- How Much Longer for 19th Century Legal Print Relics: What legal reference and research tool titles are obsolete and when will they disappear from sales catalogs? (Quoting Wilson: "Print digests are gone in three years, yes. Headnotes will not be written in five."); and
- Are Case Headnotes at Risk of Extinction?
First, those of us who have been doing this legal online search thing for 30 years now, remember the days before Lexis started adding headnotes (and the days when WALT really only searched headnotes). I, for one, didn't miss the lack of headnotes in Lexis for online caselaw research and still find no need for them in Lexis, Classic Westlaw or WLN. What we could use is far better baked-in metadata that SEs utilize but WLN's SE is insufficient on this count. For 21st Century very expensive legal search, developers need to invent, not unthinkingly incorporate their inventory of past editorial work product.
I like what Fastcase offers by way of citation analysis (30-plus years ago we called this "bibliographic coupling") which states something to the effect that "results unrelated to your search keywords" may be relevant. This is clearly indicated in search output displays so a researcher does not have a "how come?" these cases are listed reaction.
In the dark ages of 1978-1980 library school, we took keywords from LC Classification schedules, added them to MARC records for faceted keyword searching that would product search results that added a subject tree for pathing up to broader and downward to narrower records regardless of the search terms a researcher used. We never got the output display to overcome the "how come?" I got these results right without a researcher viewing the entire bib record and never got the pathway right but, what the heck, it was the late 1970s.
If a vendor like TR Legal wants to utilize its 100-year-old oftentimes revised Key Number classification system, this is the sort of baked-in metadata that can produce related broader-narrower output display results that are clearly signaled for the subject tree pathway. But case headnotes? Had no problem when Lexis didn't have them; don't see them as a major contribution to improving 21st Century online search.
Second, the timing of these posts intentionally coincides with AALL's Law Student Research Competency Task Force's online discussion and the release of the Boulder Statement on Legal Research Education: Signature Pedagogy Statement. Meaning ... just something to think about. [JH]
It's important to note that the digest system relies on headnotes to work. The system classifies headnotes so if there are no headnotes there is no digest system and it sounds like WestlawNext's "baked in" use of the digest system is the kind of helpful metadata that Mr. Wilson would like to see more of. So as long as the digest system serves a function in some form, be it in actual print or electronic products or functioning in the background to help researchers get better search results, headnotes will still be needed.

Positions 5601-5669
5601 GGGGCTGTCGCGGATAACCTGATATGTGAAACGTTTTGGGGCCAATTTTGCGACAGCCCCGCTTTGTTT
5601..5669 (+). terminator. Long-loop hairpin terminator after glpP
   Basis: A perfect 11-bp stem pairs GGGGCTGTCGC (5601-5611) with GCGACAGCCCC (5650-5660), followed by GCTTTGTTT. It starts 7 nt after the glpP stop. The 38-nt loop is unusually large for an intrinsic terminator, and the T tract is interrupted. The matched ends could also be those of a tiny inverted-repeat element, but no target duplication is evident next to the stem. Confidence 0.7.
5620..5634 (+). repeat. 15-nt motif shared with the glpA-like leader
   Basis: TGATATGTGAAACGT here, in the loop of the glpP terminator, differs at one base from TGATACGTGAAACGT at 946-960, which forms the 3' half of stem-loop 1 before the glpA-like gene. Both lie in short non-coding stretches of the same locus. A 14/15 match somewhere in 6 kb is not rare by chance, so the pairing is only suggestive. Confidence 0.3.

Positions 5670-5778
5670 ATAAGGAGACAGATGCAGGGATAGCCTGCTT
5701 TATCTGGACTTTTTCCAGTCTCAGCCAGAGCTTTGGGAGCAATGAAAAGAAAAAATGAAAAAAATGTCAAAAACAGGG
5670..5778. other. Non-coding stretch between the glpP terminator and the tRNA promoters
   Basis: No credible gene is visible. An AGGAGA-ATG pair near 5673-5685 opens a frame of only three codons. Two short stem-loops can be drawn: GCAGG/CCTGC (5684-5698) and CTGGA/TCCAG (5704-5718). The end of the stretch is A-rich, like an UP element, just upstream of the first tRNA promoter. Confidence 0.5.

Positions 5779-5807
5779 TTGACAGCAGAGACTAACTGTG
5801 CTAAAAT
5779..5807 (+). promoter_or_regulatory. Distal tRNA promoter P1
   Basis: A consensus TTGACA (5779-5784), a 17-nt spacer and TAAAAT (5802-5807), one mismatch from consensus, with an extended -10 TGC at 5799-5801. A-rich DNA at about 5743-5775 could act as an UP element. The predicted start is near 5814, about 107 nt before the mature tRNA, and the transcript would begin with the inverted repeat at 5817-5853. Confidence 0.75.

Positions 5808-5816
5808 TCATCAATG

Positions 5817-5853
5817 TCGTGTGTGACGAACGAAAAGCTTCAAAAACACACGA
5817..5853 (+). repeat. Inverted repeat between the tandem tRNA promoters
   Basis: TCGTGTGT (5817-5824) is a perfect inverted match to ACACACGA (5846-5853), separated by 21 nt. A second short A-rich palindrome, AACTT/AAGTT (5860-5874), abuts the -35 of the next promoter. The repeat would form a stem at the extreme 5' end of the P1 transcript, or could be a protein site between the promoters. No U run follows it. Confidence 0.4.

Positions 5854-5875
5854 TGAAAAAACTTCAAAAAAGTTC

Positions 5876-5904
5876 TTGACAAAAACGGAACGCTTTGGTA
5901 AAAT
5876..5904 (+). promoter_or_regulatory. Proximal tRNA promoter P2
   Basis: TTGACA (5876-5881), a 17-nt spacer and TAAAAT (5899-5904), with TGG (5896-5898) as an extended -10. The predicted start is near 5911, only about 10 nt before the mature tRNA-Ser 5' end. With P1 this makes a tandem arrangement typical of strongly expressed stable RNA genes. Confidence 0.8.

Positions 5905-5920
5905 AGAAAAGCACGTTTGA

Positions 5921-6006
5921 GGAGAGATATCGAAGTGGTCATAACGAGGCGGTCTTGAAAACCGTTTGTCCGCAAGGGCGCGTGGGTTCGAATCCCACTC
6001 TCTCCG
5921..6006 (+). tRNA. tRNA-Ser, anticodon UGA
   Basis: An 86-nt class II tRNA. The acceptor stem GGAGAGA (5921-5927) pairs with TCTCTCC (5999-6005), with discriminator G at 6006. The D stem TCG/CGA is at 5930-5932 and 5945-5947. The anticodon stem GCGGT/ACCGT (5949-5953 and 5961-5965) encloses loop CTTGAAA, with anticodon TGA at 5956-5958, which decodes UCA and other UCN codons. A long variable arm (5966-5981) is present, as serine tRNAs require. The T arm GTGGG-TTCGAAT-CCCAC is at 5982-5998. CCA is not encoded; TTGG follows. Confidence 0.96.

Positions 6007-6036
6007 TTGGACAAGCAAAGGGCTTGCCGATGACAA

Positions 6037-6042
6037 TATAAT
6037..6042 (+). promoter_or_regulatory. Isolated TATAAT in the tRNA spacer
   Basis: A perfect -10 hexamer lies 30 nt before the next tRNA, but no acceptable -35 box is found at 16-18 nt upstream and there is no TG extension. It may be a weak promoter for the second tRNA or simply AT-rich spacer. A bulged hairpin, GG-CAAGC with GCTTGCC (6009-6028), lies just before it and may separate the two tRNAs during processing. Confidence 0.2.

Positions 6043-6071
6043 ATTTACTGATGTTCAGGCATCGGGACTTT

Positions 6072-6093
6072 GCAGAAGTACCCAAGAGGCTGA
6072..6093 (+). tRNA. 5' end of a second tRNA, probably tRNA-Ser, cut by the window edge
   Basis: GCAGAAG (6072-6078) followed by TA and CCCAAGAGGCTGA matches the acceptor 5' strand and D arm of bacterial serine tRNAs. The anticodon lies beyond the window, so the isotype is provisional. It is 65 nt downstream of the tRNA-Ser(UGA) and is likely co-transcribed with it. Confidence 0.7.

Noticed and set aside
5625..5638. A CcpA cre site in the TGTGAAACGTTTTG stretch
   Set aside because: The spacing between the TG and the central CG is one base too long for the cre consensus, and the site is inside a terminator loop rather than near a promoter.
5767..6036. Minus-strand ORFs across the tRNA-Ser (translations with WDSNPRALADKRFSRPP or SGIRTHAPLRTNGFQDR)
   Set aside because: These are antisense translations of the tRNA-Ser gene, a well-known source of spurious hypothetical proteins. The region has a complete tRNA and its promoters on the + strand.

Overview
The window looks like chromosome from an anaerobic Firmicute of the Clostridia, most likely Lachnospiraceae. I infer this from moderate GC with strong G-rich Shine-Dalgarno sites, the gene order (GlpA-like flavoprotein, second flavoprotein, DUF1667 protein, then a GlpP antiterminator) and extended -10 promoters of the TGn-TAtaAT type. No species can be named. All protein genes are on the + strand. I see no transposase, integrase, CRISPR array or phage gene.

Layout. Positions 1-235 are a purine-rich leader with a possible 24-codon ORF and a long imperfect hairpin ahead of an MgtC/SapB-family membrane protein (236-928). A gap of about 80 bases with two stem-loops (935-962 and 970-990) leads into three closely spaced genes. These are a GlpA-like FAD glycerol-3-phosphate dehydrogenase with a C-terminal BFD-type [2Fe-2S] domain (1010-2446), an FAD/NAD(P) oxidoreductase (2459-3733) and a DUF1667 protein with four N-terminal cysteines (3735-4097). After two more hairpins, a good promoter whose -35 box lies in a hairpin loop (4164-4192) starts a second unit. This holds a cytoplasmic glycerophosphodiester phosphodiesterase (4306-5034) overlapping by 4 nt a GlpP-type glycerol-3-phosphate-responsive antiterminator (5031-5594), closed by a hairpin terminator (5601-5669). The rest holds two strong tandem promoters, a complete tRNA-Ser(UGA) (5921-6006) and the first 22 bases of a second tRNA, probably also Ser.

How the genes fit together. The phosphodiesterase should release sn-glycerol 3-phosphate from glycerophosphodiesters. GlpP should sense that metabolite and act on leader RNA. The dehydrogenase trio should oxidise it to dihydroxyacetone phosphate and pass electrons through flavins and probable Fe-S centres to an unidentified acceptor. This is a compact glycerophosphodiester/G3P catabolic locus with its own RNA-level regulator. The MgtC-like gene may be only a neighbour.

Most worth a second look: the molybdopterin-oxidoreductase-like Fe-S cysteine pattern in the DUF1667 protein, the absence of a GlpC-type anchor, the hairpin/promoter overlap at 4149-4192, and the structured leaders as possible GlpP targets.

Posted by: Grant Morris | Nov 30, 2010 6:33:33 AM
I lurk here and on at least one of Jason's blogs, monitoring his and y'all's interesting thoughts, both as a practitioner and as the instructor of the "Real World Legal Research" course at Susan Cartier Liebel's Solo Practice University (which course I am diligently, but quietly, restructuring, for anyone who has either taken the course or is interested in it). I believe that headnotes serve a genuine function and would hate to see them go away. They are the bleeding chunks of law that a legal editor (of whatever nationality) has pulled out of the case and pigeonholed into one of West's thousands or Lexis' hundreds of pigeonholes. I use them daily and my work life would be dramatically more difficult without them. They are, collectively, one of several gateways I use to accessing what I need to know about the case law. I should also say that I worked for L-N from 2001-2006 on the retrospective case law summary project, which involved headnoting and pigeonholing (there's a better term, I'm sure, but there you are). In day-to-day practice (I'm now a staff attorney for Missouri's Administrative Hearing Commission), I'll either extrapolate a key number from a relevant headnote in a case and use that as a search term, or use it to go into the digest (sorry, Jason, I use West's electronic digest every day too) to look for other cases, other resources, other anything that I might need. I greatly admire Jones McClure's books and used them when I practiced in Texas, but until they (or something like them) cover every aspect of American law, I need every tool I can lay my hands on to find the law I need. Do I trust these tools? No, except as someone's pointer to something else I might need, which is all I ever trust a legal search tool to do. But I do trust them more than I trust an algorithm that I can neither see nor control. Compared with a headnote/digest team of tools, a citator, for instance, is a far more blunt legal research instrument-- as anything but a citator (and I don't really trust them either as citators. I go look to see what the citating case actually said....and citators become MUCH less reliable when applied to statutes, but I'm digresing). Anyway, just one pratitioner's point of view.
Posted by: Richard Maseles | Nov 4, 2010 9:50:05 AM